By Cliff Ennico

Here are more legislative reforms the new Congress should consider to promote entrepreneurship and business development in America:

Allow Tax Credits for Job-Changing Education.  One of the stranger dichotomies in tax law has to do with your ability to deduct continuing education classes.  Under current law, you can deduct classes that improve your ability to practice your profession or perform your job, but classes designed to help you change jobs or switch careers are not deductible . . . at all.

In a world where millions of Baby Boom geezers have been left out to dry by the job market, having been trained in skills that are no longer necessary or marketable because of technological advances, this dichotomy no longer makes sense, and should be abolished.  Continuing education at all stages of life – regardless of its purpose – should always be deductible.

If a sixty year old wants to learn computer coding in order to stay relevant in his industry, paying thousands of dollars out of his own pocket to a “coding academy”, why the Devil should he not be able to deduct that expense?

Better yet – make the cost of such classes a credit, reducing the student’s taxes dollar for dollar.

Create a Simplified Sales Tax System for Interstate Sales.  Our system of sales taxes in America harks back to the days when virtually all sales were local.  You went to a store, bought something, and paid cash at the register.  There were no “mail order” companies, and certainly no online merchants.

Under current law, interstate sales – where the buyer and seller live in different states – are not subject to sales taxes.  Anywhere.  The buyer is supposed to pay a “use tax” on items bought for personal consumption from out of state vendors, but guess what?  Nobody pays it, and the states don’t enforce it.

Since virtually all Internet sales are interstate or international, this means that states lose billions of dollars in sales tax revenue, and “brick and mortar” merchants are placed at an unfair advantage (because they have to pay taxes on all sales made at their registers, without exception).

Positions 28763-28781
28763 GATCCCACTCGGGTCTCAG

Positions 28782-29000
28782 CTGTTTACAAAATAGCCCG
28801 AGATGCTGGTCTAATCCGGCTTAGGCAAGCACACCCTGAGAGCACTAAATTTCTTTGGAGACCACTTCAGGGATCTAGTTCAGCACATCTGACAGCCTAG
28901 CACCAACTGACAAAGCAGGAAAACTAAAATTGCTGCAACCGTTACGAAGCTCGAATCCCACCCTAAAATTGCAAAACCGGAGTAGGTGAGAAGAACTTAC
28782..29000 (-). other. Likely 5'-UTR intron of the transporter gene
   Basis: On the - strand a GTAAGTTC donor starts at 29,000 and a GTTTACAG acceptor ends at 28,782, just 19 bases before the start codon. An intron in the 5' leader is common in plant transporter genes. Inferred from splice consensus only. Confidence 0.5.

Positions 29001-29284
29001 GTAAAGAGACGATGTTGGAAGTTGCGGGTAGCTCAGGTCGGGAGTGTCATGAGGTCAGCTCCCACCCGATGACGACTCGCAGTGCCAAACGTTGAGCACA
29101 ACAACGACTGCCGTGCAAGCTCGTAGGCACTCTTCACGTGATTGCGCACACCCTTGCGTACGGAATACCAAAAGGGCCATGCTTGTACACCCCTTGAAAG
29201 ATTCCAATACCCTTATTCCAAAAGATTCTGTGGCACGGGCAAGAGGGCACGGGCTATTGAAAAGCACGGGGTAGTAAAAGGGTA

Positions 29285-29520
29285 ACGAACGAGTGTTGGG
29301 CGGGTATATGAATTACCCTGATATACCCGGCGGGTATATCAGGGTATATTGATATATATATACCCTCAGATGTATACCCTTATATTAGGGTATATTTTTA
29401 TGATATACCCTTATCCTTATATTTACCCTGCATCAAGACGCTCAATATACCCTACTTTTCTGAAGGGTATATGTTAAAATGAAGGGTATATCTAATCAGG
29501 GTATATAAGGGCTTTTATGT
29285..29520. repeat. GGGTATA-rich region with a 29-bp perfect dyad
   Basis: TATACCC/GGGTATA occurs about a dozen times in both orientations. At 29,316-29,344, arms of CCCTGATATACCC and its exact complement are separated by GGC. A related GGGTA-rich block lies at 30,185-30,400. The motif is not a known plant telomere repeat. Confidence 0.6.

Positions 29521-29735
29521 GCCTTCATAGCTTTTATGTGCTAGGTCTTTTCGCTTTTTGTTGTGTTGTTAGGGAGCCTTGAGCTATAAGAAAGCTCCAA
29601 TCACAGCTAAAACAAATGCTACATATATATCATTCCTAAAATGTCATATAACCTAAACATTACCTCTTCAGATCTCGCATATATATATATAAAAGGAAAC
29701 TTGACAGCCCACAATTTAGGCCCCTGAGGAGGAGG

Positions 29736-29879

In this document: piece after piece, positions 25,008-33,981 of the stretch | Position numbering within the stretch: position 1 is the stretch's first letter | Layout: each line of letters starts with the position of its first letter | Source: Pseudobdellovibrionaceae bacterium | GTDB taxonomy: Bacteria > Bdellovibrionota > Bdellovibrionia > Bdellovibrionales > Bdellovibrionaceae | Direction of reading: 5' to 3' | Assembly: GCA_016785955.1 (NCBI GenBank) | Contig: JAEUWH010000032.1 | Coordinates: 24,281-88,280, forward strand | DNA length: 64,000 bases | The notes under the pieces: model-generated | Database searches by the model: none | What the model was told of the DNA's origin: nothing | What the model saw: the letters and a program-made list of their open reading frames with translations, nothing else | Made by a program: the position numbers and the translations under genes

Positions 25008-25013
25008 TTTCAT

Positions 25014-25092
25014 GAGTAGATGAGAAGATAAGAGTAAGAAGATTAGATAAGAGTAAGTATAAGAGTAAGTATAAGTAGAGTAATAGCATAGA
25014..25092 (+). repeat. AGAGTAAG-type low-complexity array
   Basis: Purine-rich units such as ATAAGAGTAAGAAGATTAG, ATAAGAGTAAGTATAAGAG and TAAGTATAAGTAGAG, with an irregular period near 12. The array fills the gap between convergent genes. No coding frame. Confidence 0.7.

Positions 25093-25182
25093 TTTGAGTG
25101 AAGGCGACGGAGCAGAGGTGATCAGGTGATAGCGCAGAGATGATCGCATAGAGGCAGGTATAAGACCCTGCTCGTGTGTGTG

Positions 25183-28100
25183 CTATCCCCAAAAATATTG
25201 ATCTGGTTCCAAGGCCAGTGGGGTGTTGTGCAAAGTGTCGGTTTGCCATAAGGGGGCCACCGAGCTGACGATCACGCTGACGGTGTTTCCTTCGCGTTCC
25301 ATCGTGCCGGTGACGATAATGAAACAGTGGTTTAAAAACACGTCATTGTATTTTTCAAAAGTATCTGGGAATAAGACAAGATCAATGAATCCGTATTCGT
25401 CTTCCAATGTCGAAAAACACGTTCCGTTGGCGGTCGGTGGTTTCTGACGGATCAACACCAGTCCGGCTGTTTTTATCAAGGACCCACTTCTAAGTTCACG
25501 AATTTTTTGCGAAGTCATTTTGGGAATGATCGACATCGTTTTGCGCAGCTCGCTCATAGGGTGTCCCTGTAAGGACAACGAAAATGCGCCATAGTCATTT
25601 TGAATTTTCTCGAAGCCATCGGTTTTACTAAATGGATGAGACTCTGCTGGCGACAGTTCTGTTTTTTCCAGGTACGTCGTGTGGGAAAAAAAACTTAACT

A lot of people are unhappy about that, and frankly, Internet sales should be subject to some sort of tax, so that states are not compelled to make up for lost sales tax revenue by raising people’s property or income taxes.

Unfortunately, Congress’ proposed solutions to this problem to date (such as the recently-failed Marketplace Fairness Act) would have required vendors to collect sales taxes based on the rules in effect where their buyers are located.  While many large Internet merchants (such as probably could survive in such a sales tax environment, asking hundreds of thousands of Mom-and-Pop Internet vendors to keep track of the more than 7,500 sales tax jurisdictions in the United States alone would put them out of business, and stifle the fast-growing peer-to-peer e-commerce marketplace that has made eBay, and Amazon possible.

A much better solution, and much fairer to small businesses, would be to require Internet vendors to pay sales taxes on their transactions based on the sales tax rates, exemptions and other rules that apply where the VENDOR is located.  That way small businesses would have to keep track of only one set of rules, and answer to only one regulator – one they are already (hopefully) familiar with.

Such a rule would also force state and local governments to compete for Internet merchant business by offering lower tax rates, more generous exemptions, and so forth.

Allow Early-Stage Companies to Raise Capital on the Internet.  It is simply too difficult for startup companies to raise capital in the United States.  Most founding entrepreneurs do not have personal relationships with the wealthy individuals and professional “accredited” investors who are currently the only people allowed to invest legally in startups.  It is time to allow these companies to raise capital – legally – from strangers through Internet crowdfunding.

In October 2013 the U.S. Securities and Exchange Commission (SEC) proposed regulations – as required under the federal Jumpstart Our Business Startups (J.O.B.S.) Act of 2012 – that would allow startup companies to offer their stock, bonds and other securities to investors through crowdfunding websites (such as and that register as “portals” with the SEC.  Comments on the proposed regulations were extremely light, but as this column is being written (January 2015) the SEC has not taken action to approve the final regulations.

The SEC should make it a top priority for 2015 to finalize these regulations and make “equity crowdfunding” a reality in the United States.  It will take at least a year for crowdfunding websites to register as “portals” and set up their operations, and for startup entrepreneurs to become familiar with the crowdfunding process and produce disclosure documents that comply with the new regulations.  Each month that passes dooms many startup companies to cash-flow collapse and ignominious failure.  Let’s get this done.

Cliff Ennico (, a leading expert on small business law and taxes, is the author of “Small Business Survival Guide,” “The eBay Seller’s Tax and Legal Answer Book” and 15 other books.